Want to hide some more money from the IRS? Give it to your grandma, your wife’s mother, or your second cousin. And it doesn’t even just have to be your family. If you have close friends that you trust with your money, you can give $15,000 a year to pretty much anyone you like. If they’re in a lower tax bracket than you, it could end up saving you a bunch of cash.
And while throwing $15,000 at everyone close to you is something you can only do when you’re rich, this next tax avoidance strategy is something that can be helpful to anyone, regardless of how much money you’re bringing in.
Retirement Accounts – Tax Havens for Everyone
If you’ve ever watched any of our YouTube videos, you may have heard us mentioning Roth IRAs quite a bit. But Roth IRAs, and IRAs in general, aren’t just for normal people like you and me, the ultra-rich will also put their money into IRAs to avoid paying unnecessary taxes on them. And if the ultra-rich are doing it, it’s probably because it’s a smart financial decision.
Essentially, you can contribute up to $6,000 per year to an IRA account, and the IRS will give you a free pass on taxes. Well, sort of. All IRA accounts are completely free from capital gains tax. So, if you invest the money you put in an IRA into stocks or something and it quadruples in value, you still only have to pay income taxes on the amount that you contributed and you won’t get taxed on the gains.
Roth IRAs basically have you pay taxes before you contribute money and traditional IRAs have you pay taxes when you take the money out of the account. So, if you think you’re going to make more money in the future and move up in the tax bracket by the time you retire, you should go with a Roth IRA. If you think you’ll move down in the tax bracket, you should open a traditional IRA.
This is an easy and completely legal way to avoid paying taxes on your investment gains, which is why rich people love it just as much as normal people do.
But while retirement accounts in the United States offer some tax benefits, keeping your money offshores can help you avoid taxes altogether, as we saw with shell corporations. Don’t want to go through the trouble of filing a corporation? No problem. Open an offshore bank account.
Offshore Bank Accounts – The Wolf of Wall Street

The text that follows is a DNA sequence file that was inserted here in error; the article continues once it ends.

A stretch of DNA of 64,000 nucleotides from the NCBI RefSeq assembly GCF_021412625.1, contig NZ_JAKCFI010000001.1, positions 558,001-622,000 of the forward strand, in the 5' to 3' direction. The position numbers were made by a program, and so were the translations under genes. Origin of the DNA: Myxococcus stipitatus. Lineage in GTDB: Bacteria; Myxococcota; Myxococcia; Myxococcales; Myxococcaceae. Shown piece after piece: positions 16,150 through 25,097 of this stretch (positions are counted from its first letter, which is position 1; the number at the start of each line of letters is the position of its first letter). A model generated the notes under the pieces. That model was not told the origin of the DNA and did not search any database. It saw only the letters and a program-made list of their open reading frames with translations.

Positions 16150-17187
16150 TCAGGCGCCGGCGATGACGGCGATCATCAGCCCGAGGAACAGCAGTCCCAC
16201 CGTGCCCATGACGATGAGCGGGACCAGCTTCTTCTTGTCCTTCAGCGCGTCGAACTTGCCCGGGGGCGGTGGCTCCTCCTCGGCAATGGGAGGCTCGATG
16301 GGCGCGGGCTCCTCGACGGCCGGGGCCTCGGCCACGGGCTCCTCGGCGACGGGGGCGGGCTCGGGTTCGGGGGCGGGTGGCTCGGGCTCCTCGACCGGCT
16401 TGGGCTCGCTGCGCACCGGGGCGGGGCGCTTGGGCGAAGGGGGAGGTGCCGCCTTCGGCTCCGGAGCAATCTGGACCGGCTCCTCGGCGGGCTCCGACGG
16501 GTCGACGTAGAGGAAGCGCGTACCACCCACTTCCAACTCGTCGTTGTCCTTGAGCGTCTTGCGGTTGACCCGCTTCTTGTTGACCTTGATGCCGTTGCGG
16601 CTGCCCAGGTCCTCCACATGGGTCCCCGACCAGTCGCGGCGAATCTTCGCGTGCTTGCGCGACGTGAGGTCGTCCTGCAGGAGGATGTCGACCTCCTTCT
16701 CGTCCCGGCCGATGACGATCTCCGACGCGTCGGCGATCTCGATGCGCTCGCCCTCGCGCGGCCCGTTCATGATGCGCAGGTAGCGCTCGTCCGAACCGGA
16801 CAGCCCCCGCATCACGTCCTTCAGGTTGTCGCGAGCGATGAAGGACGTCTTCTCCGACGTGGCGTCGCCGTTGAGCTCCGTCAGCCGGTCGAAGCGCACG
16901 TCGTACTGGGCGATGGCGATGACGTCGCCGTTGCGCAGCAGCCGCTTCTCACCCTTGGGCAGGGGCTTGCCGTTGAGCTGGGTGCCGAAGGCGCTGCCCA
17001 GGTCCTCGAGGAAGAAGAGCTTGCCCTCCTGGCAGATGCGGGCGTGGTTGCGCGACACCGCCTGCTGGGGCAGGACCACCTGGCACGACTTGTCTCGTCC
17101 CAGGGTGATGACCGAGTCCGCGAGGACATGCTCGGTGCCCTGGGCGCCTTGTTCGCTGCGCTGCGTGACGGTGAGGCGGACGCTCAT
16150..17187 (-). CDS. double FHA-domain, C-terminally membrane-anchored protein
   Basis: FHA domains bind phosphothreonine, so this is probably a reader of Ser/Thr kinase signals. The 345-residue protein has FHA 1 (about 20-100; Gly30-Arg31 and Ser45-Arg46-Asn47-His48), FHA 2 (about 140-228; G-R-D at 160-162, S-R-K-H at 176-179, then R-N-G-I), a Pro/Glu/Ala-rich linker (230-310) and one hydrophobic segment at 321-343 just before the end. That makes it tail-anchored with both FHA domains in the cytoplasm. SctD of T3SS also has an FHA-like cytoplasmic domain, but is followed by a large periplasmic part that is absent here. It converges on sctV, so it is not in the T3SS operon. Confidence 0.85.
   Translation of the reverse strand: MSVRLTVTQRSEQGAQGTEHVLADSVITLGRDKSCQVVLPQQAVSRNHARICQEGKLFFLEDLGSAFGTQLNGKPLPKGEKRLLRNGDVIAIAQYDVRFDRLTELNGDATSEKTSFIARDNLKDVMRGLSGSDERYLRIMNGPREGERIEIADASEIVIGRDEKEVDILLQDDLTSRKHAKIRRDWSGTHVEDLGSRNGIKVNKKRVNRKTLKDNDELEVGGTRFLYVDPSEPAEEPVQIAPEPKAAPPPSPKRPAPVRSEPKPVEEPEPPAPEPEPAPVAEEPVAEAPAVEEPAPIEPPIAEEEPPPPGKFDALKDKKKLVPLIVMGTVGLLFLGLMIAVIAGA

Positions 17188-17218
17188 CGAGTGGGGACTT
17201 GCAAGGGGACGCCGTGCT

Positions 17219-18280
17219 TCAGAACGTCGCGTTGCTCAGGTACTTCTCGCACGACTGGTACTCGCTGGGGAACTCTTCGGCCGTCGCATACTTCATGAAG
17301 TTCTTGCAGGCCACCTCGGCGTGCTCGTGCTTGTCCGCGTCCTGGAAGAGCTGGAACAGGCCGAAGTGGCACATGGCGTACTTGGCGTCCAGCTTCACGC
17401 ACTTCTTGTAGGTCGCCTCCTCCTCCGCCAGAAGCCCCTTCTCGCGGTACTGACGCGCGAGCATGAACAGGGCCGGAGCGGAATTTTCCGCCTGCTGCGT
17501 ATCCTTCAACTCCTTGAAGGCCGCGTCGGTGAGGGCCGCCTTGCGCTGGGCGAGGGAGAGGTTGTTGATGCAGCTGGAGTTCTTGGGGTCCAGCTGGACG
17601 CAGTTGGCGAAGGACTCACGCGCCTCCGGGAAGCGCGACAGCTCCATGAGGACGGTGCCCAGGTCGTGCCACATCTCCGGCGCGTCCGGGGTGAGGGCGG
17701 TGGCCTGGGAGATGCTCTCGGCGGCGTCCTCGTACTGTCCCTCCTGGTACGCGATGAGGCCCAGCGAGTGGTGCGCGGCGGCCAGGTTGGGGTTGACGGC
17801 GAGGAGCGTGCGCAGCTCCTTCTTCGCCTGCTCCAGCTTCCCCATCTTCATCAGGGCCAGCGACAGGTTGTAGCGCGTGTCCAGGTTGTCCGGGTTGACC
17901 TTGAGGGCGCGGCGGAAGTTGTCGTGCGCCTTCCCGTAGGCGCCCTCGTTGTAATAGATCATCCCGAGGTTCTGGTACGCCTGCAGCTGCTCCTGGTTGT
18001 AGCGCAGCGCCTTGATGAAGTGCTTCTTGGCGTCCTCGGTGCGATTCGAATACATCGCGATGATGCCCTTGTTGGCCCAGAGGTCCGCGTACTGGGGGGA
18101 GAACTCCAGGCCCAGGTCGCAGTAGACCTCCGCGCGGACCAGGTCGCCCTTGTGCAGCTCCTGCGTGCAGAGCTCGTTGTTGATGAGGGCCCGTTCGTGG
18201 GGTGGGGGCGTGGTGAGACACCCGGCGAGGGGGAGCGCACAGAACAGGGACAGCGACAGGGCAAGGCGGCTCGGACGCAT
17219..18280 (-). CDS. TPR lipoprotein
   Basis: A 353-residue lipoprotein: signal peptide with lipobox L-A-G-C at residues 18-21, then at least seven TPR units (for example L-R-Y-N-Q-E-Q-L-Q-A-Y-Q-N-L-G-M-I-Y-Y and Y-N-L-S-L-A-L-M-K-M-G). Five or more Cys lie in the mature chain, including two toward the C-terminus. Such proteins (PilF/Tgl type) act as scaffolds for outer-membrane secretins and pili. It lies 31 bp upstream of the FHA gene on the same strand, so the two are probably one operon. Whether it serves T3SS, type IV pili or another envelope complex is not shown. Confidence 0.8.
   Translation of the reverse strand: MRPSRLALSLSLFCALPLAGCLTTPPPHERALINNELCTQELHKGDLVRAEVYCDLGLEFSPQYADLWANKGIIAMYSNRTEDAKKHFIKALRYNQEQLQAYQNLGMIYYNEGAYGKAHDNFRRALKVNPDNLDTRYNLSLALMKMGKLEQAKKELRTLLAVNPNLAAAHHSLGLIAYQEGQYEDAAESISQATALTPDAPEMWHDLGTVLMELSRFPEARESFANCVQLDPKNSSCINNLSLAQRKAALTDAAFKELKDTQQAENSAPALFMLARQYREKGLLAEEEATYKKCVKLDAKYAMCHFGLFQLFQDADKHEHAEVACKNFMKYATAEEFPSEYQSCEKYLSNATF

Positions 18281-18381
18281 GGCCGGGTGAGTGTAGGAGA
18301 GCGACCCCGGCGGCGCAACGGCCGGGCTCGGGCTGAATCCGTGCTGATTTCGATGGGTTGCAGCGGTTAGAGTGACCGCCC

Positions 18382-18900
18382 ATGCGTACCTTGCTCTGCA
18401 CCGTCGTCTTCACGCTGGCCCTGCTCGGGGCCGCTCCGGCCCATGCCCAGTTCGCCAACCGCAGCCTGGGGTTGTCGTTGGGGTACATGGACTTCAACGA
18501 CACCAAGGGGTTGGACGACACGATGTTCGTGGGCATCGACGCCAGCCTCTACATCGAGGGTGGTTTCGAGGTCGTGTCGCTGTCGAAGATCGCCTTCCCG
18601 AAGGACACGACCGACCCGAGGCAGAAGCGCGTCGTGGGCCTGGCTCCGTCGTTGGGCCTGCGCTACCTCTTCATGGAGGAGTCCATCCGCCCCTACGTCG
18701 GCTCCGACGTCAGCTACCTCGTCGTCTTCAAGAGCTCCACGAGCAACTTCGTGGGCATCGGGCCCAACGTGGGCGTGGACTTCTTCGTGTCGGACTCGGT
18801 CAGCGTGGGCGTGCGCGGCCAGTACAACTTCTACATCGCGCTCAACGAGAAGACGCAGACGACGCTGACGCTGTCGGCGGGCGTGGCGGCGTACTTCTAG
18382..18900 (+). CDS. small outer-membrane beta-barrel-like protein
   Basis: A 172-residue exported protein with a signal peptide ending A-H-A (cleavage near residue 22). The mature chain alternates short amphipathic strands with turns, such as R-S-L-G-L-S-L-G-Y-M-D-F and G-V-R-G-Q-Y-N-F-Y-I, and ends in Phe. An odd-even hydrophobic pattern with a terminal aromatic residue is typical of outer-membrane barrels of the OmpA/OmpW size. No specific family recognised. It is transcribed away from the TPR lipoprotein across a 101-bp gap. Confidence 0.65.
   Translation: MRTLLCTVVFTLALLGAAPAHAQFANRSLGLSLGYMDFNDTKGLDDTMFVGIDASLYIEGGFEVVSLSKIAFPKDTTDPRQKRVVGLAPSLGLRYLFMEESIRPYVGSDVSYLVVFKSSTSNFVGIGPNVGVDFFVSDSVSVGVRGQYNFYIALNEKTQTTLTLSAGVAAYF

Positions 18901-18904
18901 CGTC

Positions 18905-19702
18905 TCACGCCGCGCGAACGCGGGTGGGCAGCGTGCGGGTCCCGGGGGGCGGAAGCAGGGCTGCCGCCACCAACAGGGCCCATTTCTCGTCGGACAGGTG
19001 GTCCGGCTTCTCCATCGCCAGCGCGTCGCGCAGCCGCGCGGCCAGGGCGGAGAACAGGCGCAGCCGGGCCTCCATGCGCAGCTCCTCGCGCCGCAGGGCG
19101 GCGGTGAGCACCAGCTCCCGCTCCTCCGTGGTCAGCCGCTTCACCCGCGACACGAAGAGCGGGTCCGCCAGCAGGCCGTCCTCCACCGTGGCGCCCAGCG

If you’ve seen The Wolf of Wall Street, you probably remember how Jordan Belfort was keeping a ton of his money in a bank account in Switzerland. The reason he was doing that was, for one, a lot of that money was the result of illegal practices. And two, because he didn’t want to pay any taxes on it.
Rich people really do open offshore accounts to avoid paying taxes in the USA, it’s not just for movie characters. And while this practice moves into illegal territory quite a bit, there still isn’t much the IRS can do about it in some cases.
You see, there’s nothing illegal about having an offshore bank account, but it’s very much illegal not to report the money that’s in that account to the IRS. For a while, rich people were sending their money over to Switzerland because Switzerland had very strict secrecy laws that allowed people to open bank accounts that didn’t have their names attached to them. And that basically made it impossible for the IRS to track whose money was going over to Switzerland.
Today, the World Trade Organization requires all countries to report banking information from foreigners to that person’s home country, and Switzerland is now in compliance with that. No more Swiss tax haven banking. However, there are still countries out there that don’t comply with the WTO’s mandate, which means that you could technically send your money over to a bank account in one of these tax haven countries, pay little to no taxes on it, and the IRS wouldn’t really have any way to find out where it went.
To be clear, I’m not saying anyone should do that, because it’s highly illegal. I’m just saying that that’s what rich people do sometimes, and have been doing for many, many years.